Joseph Stalin contracted smallpox when he was seven years old. The disease left him with severe facial scars, and he had as many photos of himself as possible retouched to reduce the appearance of the scarring.

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Age: Died at 75 (1878-1953)

Birthplace: Gori, Georgia

Profession: Politician, Soldier

Credits: World War II in HD Colour, Apocalypse: The Second World War

Also Ranked

#58 on The Most Influential People of All Time

#43 on The Most Important Leaders in World History

#5 on The Most Influential People of the Cold War

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John F. Kennedy is listed (or ranked) 5 on the list World-Changers Who Survived Childhood Diseases
Photo: U.S. Embassy New Delhi/Flickr

When JFK was only two years old, he contracted scarlet fever. He was in the hospital for about a month before he recovered. He also suffered from whooping cough, measles, and chicken pox during his childhood, but none of those infections brought the future president so close to death as scarlet fever did.

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Age: Died at 46 (1917-1963)

Birthplace: Eastern United States, Brookline, New England, Norfolk County United States of America, + more

Profession: Politician, Soldier, Screenwriter, Military Officer Author, + more

Credits: A Profile in Courage, The Sixties, The Age of Kennedy, Part I: The Early Years

Also Ranked

#45 on The Most Enlightened Leaders in World History

#5 on People We Wish Were Still Alive

#12 on The Most Important Leaders in U.S. History

#42 on The Most Influential People of All Time

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Wolfgang Amadeus Mozart is listed (or ranked) 6 on the list World-Changers Who Survived Childhood Diseases
Photo: Freebase/Public domain

Mozart contracted smallpox when he was 11 years old. This was actually three years after the musical prodigy composed his first symphony, but it's still good that he stuck around to produce so much more impressive work.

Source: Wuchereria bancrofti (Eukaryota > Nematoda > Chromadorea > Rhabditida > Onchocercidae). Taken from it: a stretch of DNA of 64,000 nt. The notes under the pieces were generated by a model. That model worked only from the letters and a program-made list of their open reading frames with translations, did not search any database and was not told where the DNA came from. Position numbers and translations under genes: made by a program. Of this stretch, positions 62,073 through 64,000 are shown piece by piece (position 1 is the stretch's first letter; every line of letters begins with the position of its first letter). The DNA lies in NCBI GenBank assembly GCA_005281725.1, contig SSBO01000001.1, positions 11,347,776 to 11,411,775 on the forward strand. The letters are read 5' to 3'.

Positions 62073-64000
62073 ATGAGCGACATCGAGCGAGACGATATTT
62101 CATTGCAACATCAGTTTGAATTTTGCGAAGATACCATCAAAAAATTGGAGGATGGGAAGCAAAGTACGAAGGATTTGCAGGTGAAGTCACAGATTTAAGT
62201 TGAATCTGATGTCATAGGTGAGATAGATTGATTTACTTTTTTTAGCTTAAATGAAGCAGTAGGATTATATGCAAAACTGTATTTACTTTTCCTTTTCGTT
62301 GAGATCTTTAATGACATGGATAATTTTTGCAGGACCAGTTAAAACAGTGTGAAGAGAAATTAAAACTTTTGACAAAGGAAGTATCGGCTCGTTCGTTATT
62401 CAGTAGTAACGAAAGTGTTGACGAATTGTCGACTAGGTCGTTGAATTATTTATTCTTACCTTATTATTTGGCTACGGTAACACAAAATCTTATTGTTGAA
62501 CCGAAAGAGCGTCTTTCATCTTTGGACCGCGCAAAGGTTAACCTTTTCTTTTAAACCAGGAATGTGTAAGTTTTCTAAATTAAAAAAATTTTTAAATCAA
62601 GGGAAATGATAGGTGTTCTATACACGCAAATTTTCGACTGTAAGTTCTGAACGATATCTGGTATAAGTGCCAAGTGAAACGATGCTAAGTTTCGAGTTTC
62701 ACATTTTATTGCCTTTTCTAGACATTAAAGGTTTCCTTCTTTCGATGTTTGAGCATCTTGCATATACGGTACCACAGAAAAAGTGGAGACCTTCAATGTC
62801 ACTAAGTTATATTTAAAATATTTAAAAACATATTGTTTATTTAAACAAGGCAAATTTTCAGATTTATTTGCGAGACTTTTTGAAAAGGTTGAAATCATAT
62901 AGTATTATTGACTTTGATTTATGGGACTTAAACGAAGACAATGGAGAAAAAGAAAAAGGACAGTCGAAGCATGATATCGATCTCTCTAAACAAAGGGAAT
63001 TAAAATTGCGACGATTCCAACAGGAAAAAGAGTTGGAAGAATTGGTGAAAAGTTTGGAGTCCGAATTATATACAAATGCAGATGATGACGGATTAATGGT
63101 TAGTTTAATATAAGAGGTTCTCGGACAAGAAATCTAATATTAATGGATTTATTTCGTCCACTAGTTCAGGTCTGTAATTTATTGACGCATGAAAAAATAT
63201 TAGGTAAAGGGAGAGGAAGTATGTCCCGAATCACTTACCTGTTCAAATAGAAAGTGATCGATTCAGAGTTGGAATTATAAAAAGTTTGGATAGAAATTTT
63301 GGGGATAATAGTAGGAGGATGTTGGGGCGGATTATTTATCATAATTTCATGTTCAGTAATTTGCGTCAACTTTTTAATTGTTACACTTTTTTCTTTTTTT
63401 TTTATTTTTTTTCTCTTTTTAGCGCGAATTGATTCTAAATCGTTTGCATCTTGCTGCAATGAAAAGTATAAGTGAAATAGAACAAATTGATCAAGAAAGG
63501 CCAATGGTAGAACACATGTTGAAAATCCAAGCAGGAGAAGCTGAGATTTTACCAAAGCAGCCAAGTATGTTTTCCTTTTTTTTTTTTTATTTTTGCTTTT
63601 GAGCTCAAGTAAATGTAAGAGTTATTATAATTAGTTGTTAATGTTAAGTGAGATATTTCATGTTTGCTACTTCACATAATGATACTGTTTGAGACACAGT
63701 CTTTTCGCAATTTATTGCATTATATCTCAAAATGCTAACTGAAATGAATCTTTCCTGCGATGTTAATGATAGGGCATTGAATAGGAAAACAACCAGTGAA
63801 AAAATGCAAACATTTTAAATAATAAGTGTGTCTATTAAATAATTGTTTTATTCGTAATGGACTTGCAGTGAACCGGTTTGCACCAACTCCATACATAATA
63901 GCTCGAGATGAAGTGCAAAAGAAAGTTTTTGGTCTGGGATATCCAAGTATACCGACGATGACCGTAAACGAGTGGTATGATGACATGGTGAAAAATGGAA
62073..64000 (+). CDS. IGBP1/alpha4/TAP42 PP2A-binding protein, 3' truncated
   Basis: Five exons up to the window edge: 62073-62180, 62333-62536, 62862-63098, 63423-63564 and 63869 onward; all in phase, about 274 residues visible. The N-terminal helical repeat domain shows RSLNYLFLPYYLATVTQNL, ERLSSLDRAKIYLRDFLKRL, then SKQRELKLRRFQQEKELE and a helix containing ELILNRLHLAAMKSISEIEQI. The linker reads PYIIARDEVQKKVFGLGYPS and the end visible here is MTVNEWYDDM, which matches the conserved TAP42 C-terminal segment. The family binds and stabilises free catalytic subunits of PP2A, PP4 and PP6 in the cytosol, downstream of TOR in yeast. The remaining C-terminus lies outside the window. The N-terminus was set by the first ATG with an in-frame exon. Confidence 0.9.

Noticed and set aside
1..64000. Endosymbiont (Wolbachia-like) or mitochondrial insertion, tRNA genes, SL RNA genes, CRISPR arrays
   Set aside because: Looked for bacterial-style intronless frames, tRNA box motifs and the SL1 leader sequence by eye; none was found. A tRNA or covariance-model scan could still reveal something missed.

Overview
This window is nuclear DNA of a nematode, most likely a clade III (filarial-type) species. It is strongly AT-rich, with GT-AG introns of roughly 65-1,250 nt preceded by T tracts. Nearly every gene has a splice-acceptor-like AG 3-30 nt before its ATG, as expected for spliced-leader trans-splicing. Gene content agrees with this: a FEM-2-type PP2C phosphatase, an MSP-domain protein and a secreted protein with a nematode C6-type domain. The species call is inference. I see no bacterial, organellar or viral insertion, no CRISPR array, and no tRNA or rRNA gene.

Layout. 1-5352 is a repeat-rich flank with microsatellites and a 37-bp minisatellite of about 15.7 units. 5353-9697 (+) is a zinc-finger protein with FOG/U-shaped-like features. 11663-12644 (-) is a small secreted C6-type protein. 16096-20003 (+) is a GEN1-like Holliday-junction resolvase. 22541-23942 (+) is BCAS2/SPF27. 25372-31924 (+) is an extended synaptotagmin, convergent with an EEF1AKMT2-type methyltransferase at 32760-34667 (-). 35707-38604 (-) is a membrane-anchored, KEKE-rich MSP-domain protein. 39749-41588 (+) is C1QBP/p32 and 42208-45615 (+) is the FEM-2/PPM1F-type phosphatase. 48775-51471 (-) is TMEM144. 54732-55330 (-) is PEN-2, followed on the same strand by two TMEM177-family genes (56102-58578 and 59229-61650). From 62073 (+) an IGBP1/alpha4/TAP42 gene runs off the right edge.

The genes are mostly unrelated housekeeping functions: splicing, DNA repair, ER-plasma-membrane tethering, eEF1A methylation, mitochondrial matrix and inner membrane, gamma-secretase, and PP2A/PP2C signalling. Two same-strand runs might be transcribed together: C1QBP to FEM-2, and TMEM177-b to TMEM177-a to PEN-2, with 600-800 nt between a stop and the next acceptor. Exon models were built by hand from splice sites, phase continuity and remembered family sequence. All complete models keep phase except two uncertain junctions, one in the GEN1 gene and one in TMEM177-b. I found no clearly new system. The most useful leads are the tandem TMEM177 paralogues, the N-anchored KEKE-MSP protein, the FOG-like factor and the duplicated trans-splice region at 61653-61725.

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Age: Died at 35 (1756-1791)

Birthplace: Salzburg, Austria

Profession: Pianist, Musician, Composer, Violist Violinist

Credits: The King's Speech, The Shawshank Redemption, Batman Begins, Alien

Also Ranked

#18 on The Greatest Musical Artists of All Time

#18 on The All-Time Greatest People in History

#6 on People We Wish Were Still Alive

#8 on The Greatest Minds of All Time

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Helen Keller is listed (or ranked) 7 on the list World-Changers Who Survived Childhood Diseases
Photo: Freebase/Public domain

When Helen Keller was 19 months old, she suffered from an illness which caused her to lose her sight and her hearing. No one can be certain what the illness was, but the most likely suspects are scarlet fever or rubella. She did not learn how to communicate until she was six years old, but once she harnessed the power of communication, she used it to work for the American Foundation For The Blind, protest war, and advocate for workers's rights.

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Age: Died at 88 (1880-1968)

Birthplace: Tuscumbia, Alabama, USA

Profession: Pacifist, Lecturer, Author

Credits: The Miracle Worker, Deliverance, The Unconquered, Adventures from the Book of Virtues

Also Ranked

#22 on The Most Inspiring (Non-Hollywood) Female Role Models

#57 on The Most Powerful Women In The World

#44 on The Most Important Leaders in U.S. History

#98 on Famous Role Models We'd Like to Meet In Person

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George Washington Carver is listed (or ranked) 8 on the list World-Changers Who Survived Childhood Diseases
Photo: Freebase/Public domain

As a child, George Washington Carver had whooping cough, which permanently affected his voice. He went on to become a revolutionary agriculturist and inventor.

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Birthplace: Diamond, Missouri, United States of America

Profession: Chemist, Inventor, Scientist, Botanist